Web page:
# Set theory: study problems

### Problem 1

Suppose we have the following sets:

- A = {green, red}
- B = {3, 8}
- C = {4, 8}

Compute the following values:

- \(A \times (B\cup C) = \)
- \(B\cap C = \)
- {camel}\(\times (B\cap C) = \)
- \(A \cap C =\)

annotated solution

### Problem 2

Let's define sets A, B, C as follows:

- \(A = \{(p,q) \in \mathbb{Z}^2 \ \mid 3pq + 15p -5q -25 \ge 0\}\)
- \(B = \{(s,t) \in \mathbb{Z}^2 \ \mid t \ge 0\}\)
- \(C = \{(x,y) \in \mathbb{Z}^2 \ \mid x \ge 0\}\)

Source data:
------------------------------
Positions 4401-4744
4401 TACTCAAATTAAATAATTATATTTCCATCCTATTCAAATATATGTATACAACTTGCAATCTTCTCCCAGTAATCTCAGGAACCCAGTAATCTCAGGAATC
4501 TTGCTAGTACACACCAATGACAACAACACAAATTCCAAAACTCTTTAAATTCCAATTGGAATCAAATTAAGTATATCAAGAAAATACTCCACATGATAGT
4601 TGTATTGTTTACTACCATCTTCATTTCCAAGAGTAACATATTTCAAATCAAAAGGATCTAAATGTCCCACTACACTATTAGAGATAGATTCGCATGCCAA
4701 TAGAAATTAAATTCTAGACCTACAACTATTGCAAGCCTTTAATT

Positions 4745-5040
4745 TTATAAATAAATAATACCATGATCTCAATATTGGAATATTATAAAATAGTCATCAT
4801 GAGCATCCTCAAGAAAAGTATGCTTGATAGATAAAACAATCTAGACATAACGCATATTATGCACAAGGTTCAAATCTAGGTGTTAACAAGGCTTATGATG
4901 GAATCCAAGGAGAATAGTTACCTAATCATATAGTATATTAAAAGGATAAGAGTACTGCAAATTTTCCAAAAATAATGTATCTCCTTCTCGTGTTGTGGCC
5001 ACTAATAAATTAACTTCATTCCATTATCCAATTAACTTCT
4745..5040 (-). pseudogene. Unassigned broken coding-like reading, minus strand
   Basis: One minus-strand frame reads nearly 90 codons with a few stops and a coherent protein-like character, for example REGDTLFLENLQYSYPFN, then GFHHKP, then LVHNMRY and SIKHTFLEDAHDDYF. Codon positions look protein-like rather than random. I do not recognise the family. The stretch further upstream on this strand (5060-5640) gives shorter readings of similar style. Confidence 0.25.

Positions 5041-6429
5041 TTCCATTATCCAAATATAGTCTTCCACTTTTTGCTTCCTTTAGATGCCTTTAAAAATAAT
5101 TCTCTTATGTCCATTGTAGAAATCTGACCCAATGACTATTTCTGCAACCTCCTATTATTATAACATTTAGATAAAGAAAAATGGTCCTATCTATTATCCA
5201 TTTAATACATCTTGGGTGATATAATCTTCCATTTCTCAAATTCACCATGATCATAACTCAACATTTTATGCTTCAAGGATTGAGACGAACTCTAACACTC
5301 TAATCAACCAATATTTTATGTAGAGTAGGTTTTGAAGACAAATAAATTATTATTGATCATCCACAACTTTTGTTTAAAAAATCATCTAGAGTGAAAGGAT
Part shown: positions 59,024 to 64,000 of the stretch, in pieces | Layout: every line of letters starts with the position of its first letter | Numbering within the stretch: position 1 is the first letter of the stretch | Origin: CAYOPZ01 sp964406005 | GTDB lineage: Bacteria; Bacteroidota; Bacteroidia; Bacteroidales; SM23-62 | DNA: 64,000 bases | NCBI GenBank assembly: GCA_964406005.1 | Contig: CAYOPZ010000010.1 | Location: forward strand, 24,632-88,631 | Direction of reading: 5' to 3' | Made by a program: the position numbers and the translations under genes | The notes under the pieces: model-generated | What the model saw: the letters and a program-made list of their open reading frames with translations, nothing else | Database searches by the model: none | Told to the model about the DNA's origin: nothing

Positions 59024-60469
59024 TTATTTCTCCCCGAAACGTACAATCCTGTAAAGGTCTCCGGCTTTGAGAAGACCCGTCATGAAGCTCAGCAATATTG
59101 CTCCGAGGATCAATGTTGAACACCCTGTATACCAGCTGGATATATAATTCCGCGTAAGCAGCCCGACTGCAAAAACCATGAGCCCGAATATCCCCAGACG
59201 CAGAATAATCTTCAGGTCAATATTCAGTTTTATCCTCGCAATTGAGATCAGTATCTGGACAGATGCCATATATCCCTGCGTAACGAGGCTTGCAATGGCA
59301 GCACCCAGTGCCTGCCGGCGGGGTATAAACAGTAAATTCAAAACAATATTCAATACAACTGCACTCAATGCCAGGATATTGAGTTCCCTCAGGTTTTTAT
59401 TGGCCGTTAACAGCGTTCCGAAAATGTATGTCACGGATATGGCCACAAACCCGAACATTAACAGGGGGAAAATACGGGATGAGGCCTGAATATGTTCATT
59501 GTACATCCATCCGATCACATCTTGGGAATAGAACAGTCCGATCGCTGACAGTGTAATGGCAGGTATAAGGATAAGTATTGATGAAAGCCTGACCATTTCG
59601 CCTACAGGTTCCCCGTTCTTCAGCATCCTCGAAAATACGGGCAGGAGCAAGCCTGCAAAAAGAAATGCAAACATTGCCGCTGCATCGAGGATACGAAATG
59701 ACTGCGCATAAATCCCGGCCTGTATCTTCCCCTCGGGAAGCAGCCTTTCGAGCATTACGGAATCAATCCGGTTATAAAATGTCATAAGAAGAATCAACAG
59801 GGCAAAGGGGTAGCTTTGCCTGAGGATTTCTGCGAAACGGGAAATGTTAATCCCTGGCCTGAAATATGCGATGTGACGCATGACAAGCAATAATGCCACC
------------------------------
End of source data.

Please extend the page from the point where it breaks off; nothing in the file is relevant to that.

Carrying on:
Prove that \((A \cap B) \subseteq C\).

Hints for getting started

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Annotated solution

### Problem 3

Let A, B, and C be sets.
Prove that \((A-B) \cup (B-C) \subseteq (A \cup B) - (A \cap B \cap C)\).

Hints

Solution

### Problem 4

For any integers s and t, we'll define the
set L(s,t) as follows:
$$L(s,t)=\{sx+ty \mid x,y \in \mathbb{Z}\}$$

Prove the following claim. Your proof must use the definitions
of congruence and divisibility directly. Do not use other
lemmas that you might know about divides or congruence relationships.

Claim: For any integers a, r, m, where m is positive,
if \(a \equiv r \pmod{m}\), then \(L(a,m) \subseteq L(r,m)\).

Hints

Solution